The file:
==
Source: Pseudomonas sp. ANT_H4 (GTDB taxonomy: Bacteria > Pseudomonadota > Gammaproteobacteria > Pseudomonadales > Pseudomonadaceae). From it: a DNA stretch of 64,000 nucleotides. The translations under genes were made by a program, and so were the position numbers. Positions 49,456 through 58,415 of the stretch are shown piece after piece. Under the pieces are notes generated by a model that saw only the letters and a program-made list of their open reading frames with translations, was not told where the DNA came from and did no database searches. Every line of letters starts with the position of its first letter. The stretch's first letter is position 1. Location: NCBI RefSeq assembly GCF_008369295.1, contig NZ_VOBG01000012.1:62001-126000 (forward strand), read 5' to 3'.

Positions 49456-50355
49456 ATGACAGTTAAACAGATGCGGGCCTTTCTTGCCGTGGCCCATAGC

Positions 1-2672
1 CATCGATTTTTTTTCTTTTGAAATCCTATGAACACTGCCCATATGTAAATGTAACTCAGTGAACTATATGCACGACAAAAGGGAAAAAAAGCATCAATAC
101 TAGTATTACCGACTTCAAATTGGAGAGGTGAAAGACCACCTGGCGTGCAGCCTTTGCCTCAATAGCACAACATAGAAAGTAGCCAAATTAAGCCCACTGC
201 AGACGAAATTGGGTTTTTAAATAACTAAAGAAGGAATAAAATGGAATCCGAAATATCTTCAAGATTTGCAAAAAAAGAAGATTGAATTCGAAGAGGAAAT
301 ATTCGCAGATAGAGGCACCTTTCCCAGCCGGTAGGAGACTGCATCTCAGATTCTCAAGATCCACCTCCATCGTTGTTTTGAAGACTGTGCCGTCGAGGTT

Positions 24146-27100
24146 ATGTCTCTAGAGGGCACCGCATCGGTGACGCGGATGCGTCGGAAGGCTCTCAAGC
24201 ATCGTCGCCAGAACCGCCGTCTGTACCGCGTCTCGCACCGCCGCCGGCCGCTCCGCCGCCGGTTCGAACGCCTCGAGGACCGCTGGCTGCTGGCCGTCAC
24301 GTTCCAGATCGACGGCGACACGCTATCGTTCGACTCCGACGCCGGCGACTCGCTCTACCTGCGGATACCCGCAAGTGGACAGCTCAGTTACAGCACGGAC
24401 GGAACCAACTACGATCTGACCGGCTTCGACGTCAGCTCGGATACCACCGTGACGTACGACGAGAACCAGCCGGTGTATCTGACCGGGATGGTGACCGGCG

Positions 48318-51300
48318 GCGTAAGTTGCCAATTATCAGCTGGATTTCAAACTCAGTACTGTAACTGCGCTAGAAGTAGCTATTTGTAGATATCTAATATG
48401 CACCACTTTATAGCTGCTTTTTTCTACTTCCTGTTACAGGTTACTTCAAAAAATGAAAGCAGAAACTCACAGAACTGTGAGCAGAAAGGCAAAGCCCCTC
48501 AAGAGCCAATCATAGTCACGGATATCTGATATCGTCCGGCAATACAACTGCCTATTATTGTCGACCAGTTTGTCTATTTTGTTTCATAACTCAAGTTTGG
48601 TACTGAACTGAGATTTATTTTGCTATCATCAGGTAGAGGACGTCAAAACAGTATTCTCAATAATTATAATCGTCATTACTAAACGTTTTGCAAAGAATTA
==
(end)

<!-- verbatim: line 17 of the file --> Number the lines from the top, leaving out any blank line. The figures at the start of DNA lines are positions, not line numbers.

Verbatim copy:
48501 AAGAGCCAATCATAGTCACGGATATCTGATATCGTCCGGCAATACAACTGCCTATTATTGTCGACCAGTTTGTCTATTTTGTTTCATAACTCAAGTTTGG